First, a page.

Spammers have started using a tricky URL obfuscation technique that sidesteps detection – and ultimately infects victims with the LokiBot trojan.
The tactic was uncovered in recent spear-phishing emails with PowerPoint attachments, which contain a malicious macro. When the PowerPoint file is opened, the document attempts to access a URL via a Windows binary (mshta.exe), and this leads to various malware being installed onto the system.
This process is not unusual for macro downloaders. However, because the domains associated with the campaign are already known to host malicious files and data, the attackers used a unique semantic attack on the campaign’s URLs to trick the email recipient and avoid being flagged by email and AV scanners. A semantic URL attack is when a client manually adjusts the parameters of its request by maintaining the URL’s syntax – but altering its semantic meaning. More on that, below.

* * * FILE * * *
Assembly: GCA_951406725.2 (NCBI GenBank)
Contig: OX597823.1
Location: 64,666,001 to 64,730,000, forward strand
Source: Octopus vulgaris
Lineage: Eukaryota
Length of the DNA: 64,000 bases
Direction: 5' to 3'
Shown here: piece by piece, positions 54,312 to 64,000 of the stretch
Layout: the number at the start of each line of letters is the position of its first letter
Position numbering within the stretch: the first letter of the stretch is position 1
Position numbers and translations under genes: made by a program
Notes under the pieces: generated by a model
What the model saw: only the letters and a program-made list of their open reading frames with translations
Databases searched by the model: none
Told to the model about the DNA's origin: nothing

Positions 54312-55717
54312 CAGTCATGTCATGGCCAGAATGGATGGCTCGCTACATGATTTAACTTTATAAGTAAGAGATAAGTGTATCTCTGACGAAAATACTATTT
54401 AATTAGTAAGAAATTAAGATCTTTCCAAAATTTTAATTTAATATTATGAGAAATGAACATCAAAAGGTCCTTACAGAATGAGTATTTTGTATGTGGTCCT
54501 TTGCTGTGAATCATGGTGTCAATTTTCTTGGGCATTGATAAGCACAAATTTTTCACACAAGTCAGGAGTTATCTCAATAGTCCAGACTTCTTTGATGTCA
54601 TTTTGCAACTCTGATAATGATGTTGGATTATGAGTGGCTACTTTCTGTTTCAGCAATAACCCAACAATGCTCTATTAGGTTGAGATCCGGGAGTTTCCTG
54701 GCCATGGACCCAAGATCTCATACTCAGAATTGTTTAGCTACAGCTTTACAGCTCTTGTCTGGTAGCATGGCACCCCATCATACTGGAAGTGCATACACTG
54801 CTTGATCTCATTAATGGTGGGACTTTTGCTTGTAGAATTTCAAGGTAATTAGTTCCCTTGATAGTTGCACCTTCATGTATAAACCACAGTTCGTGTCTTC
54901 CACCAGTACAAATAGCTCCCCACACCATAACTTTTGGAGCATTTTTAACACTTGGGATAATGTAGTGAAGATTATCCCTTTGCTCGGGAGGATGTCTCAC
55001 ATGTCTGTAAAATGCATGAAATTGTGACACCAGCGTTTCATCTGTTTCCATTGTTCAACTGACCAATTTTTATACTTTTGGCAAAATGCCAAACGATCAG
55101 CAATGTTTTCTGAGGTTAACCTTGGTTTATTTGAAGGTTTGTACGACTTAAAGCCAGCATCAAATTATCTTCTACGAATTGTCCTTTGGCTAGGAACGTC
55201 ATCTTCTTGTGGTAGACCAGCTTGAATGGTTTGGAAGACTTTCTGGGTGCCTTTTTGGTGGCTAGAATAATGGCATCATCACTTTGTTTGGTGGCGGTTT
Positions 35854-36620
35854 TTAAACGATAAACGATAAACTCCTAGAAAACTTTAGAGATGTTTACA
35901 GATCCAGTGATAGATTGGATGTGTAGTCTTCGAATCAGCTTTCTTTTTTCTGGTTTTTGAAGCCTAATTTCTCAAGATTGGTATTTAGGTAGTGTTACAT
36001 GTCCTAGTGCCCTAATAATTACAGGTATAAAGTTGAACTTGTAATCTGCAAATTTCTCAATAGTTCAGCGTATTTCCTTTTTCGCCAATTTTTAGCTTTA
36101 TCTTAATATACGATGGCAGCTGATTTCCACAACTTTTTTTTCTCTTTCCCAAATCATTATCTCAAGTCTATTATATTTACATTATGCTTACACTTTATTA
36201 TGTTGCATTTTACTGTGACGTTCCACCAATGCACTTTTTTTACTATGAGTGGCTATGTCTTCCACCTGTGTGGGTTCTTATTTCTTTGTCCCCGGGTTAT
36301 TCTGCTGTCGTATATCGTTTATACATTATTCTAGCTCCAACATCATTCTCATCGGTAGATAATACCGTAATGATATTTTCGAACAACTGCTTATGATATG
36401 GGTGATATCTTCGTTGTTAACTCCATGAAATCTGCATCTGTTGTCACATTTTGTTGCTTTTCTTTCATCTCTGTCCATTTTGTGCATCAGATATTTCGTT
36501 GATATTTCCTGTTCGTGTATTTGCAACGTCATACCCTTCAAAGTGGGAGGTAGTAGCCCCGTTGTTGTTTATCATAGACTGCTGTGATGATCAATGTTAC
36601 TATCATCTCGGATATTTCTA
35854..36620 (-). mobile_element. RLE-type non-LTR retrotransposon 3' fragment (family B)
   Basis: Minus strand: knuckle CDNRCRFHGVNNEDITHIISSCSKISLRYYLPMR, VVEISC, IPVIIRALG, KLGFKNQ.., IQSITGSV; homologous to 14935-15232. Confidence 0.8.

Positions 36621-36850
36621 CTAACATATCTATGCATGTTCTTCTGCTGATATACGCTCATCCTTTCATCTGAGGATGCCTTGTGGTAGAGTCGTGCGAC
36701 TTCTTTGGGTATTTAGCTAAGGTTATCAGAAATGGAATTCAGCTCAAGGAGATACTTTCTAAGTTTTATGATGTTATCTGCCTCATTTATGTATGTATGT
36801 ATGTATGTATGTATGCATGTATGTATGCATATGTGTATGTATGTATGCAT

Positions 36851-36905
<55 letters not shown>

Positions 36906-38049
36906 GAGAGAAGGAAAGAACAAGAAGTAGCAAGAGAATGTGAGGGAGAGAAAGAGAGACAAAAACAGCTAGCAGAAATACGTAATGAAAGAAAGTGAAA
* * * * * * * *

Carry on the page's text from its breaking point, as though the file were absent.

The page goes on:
“We found it interesting that the attackers were using URIs in this way, which essentially is an attack on the user’s preconceived notion of what a URI should look like,” said researchers with Trustwave in a Thursday report. “It may also defeat security solutions, which may be expecting URIs in a certain format.”